Today (March 27), The Chats have released their debut album ‘High Risk Behaviour’ on their own label, Bargain Bin – listen to it below.
The self-proclaimed shed rock trio’s debut album arrives three years after the viral success of ‘Smoko’ and after two EPs. NME awarded ‘High Risk Behaviour’ four stars out of five, calling it “the perfect soundtrack to being broke, bored and optimistic”.
NME Australia spoke to The Chats about their new album in their native Queensland earlier this year, when the band were our cover stars.
“We’ve gotten better. When we started, we were pretty rubbish, which totally warranted some criticism,” bassist-vocalist Eamon Sandwith said. “At the start we just plugged in, no tuner, just fucking go for it. Now you kind of get to a point where there’s only so far that that can take ya.”
Sandwith also spoke about the unwitting influence of UK hip-hop on the record and the band’s humble beginnings in their hometown of Coolum on the Sunshine Coast. He told NME Australia the album cut ‘Keep The Grubs Out’ is inspired by the time he was barred from entering a Brisbane bar because of his mullet.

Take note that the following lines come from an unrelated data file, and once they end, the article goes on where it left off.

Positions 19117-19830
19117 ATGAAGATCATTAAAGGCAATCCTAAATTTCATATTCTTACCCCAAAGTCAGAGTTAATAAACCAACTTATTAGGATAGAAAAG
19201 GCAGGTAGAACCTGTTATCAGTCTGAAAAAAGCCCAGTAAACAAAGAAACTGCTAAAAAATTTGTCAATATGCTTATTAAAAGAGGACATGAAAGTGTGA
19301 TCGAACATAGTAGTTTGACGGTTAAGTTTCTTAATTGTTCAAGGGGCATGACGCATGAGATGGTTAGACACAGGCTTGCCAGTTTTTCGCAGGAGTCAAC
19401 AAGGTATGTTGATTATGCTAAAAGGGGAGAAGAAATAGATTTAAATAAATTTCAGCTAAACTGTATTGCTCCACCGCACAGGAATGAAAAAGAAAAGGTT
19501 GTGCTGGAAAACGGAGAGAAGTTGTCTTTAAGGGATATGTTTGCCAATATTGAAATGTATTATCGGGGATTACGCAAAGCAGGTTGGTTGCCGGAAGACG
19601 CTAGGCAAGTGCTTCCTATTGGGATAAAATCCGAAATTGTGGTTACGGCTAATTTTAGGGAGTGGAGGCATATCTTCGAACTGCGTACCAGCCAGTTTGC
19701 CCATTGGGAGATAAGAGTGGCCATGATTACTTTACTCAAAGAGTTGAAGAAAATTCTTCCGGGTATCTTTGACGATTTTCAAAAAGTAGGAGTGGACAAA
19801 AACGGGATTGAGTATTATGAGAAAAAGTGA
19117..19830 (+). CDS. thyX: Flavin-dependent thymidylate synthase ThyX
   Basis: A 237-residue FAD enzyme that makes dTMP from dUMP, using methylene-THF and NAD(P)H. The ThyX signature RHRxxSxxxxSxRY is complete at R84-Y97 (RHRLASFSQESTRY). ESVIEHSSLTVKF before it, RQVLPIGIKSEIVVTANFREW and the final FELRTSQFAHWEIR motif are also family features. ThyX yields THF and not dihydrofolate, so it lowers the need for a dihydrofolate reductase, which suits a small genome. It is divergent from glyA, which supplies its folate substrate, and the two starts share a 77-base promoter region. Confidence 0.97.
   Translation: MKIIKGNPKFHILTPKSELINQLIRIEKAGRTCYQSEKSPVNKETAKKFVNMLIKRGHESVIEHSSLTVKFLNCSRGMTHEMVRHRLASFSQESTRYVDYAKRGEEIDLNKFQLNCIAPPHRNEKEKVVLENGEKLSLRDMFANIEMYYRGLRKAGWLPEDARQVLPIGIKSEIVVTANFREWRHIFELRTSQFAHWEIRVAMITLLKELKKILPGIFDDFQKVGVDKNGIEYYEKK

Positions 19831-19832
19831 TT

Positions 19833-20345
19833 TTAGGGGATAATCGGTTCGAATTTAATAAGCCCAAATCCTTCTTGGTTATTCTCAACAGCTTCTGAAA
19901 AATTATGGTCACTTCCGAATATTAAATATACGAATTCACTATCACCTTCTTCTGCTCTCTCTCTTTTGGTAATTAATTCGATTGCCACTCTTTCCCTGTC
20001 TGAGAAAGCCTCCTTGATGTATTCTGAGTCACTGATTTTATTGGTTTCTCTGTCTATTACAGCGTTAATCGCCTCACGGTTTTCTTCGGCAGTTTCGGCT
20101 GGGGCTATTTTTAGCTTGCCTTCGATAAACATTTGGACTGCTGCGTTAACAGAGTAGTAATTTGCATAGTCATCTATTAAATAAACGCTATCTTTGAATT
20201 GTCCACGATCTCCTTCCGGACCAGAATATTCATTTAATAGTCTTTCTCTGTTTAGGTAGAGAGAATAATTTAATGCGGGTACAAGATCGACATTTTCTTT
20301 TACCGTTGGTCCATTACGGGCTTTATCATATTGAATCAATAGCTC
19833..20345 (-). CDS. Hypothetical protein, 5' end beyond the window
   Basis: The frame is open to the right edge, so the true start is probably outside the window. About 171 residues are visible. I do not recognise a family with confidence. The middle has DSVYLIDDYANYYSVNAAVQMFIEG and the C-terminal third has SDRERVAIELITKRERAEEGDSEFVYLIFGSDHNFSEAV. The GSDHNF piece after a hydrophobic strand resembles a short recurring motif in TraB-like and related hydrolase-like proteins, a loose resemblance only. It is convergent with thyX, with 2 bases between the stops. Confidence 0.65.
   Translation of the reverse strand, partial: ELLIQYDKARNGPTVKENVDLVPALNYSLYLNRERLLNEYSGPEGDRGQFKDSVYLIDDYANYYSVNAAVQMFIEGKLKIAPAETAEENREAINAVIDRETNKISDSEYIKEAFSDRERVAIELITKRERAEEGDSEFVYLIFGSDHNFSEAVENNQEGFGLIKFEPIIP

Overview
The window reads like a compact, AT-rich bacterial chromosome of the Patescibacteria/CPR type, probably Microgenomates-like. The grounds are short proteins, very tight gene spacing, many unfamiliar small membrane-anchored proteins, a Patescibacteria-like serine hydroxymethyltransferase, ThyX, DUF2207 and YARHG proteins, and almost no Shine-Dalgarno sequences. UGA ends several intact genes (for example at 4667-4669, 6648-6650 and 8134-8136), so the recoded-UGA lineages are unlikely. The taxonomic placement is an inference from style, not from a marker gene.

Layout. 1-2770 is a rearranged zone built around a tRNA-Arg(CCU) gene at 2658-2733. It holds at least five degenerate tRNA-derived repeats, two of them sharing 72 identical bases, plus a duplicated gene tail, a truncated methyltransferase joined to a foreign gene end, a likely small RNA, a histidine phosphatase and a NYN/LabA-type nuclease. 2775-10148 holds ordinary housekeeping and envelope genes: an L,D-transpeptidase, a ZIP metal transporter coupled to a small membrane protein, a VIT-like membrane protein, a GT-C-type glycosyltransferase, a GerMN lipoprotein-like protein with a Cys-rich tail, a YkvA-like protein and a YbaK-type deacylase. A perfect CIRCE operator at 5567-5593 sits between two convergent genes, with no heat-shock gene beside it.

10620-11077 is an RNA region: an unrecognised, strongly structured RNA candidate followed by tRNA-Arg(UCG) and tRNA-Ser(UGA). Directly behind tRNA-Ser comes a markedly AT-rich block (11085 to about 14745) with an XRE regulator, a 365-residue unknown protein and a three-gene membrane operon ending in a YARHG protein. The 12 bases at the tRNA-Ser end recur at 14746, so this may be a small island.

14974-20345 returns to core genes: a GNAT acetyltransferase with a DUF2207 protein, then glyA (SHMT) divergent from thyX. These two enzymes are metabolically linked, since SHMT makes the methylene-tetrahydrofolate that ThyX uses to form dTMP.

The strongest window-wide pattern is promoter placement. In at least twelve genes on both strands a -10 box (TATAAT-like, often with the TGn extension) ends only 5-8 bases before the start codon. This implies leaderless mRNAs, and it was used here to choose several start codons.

“They’ll happily turn a blind eye to people selling pingers [ecstasy] in their fucking club, but they won’t let me in because of my haircut,” he said.
The new album features singles ‘The Clap’, ‘Pub Feed’, ‘Identity Theft’, ‘Do What I Want’ and ‘Dine and Dash’. The music video for ‘Dine and Dash’, directed by Matt Weston, caused nothing less than a national sensation upon release due to the cameo of Jack K (previously known as Cecil Edwards), better known as the viral “Mr Democracy Manifest”. NME Australia was there behind the scenes.
On March 19, The Chats postponed their forthcoming US tour due to coronavirus and travel ban concerns. The band is still slated to tour Australia this coming August.